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Book Review: Devilfish ⎯ The Life & Times of a Poker Legend

Dave Ulliott Spills the Beans About His Remarkable Life in New Autobiography


The Devilfish autobiography in out Sept. 9Dave “Devilfish” Ulliott, poker legend. People either love him or hate him but the one thing no one in poker can do is ignore him. Now he has told his life story in Devilfish ⎯ The Life & Times of a Poker Legend and what a story it is.

From rags to riches, prisons to penthouses, mug gambler to millionaire poker genius, Ulliott regales us with his bawdy northerner humour ⎯ quick witted and self-deprecating ⎯ in a fast-paced tale that is part kitchen-sink drama part Hollywood blockbuster.

Born into a working class family in Hull, England ⎯ a rather bleak, industrial northern city in post-war Britain ⎯ a boisterous and wayward young Ulliott soon developed a penchant for thrills to spice up an otherwise drab, poverty-filled existence and thus began an early career as a sneak thief, safe cracker, bad gambler, and serial womaniser.

He came to the attention of the local police at an early age and was constantly under their watchful, but often inept, eye.

He engaged in a long-running battle of wits with the law, often escaping its long arm with barely an inch to spare until eventually he was “well and truly dropped in it” when his stolen-good seller Fred got nicked, grassed Ulliott up, and our resourceful hero went on the run, staying at friends’ houses to avoid capture.

Eventually having decided it was safe to head home he was finally caught hiding under his own bed.

He was on remand for four months before receiving a sentence of 12 months in jail and during this time his first marriage broke down with his wife moving away to marry, much to his chagrin, a policeman, and taking their kids with her.

Upon leaving jail he fell in love, married, had more kids, then went back for another extended period at Her Majesty’s Pleasure, all the while hustling and getting into violent confrontations.

After his release he decided to go straight. A short-lived plan but one that did result in him opening a successful pawnbrokers shop which allowed him to start a regular poker game in a room upstairs. The rest is history.

Finding it increasingly difficult to get a game in Hull he began travelling around the north with his driver, playing seedy backroom games and eventually fetched up in the Vic in London for the biggest games in the country at the time.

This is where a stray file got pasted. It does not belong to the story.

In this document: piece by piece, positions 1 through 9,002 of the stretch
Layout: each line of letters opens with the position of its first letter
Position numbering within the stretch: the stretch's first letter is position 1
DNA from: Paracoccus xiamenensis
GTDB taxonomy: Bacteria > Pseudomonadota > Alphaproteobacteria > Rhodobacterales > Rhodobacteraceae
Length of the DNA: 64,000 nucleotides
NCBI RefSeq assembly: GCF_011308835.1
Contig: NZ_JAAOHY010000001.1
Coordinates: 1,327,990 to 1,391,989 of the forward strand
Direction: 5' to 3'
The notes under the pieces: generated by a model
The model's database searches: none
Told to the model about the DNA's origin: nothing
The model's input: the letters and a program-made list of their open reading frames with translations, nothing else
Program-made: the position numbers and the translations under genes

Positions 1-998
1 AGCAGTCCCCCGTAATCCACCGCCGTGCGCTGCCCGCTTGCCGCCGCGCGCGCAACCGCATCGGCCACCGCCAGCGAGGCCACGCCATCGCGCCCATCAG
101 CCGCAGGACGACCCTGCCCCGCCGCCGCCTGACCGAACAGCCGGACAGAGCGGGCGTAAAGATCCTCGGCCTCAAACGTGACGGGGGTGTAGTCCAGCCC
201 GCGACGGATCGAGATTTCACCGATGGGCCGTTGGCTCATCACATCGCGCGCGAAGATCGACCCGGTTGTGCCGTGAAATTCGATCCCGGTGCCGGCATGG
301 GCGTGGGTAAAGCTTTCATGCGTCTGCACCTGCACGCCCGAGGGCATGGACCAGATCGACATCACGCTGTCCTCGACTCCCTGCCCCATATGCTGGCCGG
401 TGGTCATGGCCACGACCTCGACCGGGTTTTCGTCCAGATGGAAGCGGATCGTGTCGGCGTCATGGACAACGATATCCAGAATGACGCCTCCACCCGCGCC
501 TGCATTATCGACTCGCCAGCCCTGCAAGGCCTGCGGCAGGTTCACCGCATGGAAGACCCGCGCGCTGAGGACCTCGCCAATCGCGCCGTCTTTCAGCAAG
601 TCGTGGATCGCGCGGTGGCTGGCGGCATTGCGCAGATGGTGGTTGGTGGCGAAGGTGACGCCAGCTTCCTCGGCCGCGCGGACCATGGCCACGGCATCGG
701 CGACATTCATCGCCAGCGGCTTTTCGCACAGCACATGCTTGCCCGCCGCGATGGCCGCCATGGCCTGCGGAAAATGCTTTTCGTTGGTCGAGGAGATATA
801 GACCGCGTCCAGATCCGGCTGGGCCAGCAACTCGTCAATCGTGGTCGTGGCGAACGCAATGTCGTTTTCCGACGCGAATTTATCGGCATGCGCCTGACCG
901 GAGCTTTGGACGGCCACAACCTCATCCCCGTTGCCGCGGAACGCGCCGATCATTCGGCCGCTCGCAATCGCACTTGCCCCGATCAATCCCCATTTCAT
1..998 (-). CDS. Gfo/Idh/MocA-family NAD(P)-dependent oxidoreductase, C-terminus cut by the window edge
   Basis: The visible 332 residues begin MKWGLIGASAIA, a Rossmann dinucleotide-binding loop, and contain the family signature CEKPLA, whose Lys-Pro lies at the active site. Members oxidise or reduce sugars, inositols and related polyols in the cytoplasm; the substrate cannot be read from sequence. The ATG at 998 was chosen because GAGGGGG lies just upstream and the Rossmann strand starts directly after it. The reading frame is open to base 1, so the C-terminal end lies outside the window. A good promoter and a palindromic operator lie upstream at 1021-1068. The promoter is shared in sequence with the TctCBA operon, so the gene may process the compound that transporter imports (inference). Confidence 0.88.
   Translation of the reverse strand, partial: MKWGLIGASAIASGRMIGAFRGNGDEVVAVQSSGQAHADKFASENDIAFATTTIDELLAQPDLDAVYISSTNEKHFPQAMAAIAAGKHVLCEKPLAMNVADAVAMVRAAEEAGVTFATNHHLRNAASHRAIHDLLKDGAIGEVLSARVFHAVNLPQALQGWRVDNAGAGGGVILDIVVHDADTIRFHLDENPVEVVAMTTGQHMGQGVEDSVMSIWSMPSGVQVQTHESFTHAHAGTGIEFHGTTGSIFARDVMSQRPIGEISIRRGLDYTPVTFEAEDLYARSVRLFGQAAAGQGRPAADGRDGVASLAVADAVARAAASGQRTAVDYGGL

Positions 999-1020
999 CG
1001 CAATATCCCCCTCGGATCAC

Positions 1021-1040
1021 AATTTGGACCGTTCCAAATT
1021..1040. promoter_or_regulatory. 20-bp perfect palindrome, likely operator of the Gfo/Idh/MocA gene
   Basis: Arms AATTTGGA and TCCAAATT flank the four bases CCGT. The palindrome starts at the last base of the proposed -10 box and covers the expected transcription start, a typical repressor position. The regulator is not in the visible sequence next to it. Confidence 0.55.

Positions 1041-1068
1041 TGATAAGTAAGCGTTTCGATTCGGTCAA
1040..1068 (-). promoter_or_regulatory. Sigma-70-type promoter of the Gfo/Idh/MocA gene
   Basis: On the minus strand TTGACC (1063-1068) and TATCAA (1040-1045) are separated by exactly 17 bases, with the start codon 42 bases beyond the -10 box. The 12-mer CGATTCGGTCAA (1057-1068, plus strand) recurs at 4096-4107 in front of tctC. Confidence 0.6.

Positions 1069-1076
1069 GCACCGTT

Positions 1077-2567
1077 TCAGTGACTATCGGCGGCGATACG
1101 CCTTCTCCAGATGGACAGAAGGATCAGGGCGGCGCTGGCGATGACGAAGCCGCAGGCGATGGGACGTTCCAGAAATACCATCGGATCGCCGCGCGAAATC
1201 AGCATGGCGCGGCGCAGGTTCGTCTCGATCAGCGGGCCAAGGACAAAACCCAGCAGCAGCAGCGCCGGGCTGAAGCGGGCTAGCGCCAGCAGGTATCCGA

While his bankroll grew he was still dissatisfied with the challenge of the games he was Devilfish grins when he's winningdominating on home soil so he opted to hit Las Vegas, first on a reconnaissance mission, then, a few months later, to the World Series of Poker where he won a bracelet.

So began a rollercoaster period in his life where his bankroll (and beyond) was frequently on the line and swings of hundreds of thousands of dollars peppered an increasingly fruitful but edgy career as a full-time poker player.

After winning the first series of seminal poker TV show, Late Night Poker, he became virtually a household name in Britain and his notoriety grew hand-in-hand with his outrageous lifestyle populated with celebrity encounters and runs of cards veering from the sublime to the near ruinous.

He became the most successful British tournament poker player of all time, amassing a staggering $6 million in career winnings, a World Poker Tour title, and 11 WSOP final tables.

Ulliott’s book is a thrilling ride out of the darkness and into the light. He tells his story with his trademark, tongue-in-cheek humour and is effortlessly charming ⎯ even when it turns dark, violent, and is verging on the amoral.

Even when he’s unlucky at the table (and boy does he get unlucky ⎯ on one occasion one of his opponents suffers a fatal heart attack at the table but not before calling Dave’s bet and winning the pot), Devilfish acknowledges his luck in life and tells his story with the air of a man who knows he’s been blessed.

Everyone loves a “lying in the gutter but staring at the stars” story and Devilfish provides a bona fide, page-turning classic of the genre. And despite his hubris (of which there is plenty, mostly comedic) he’s one in a million and his autobiography tells an ultimately heartwarming tale of a bad boy made good and all on his own terms.

Devilfish – The Life & Times of a Poker Legend is now available for pre-order at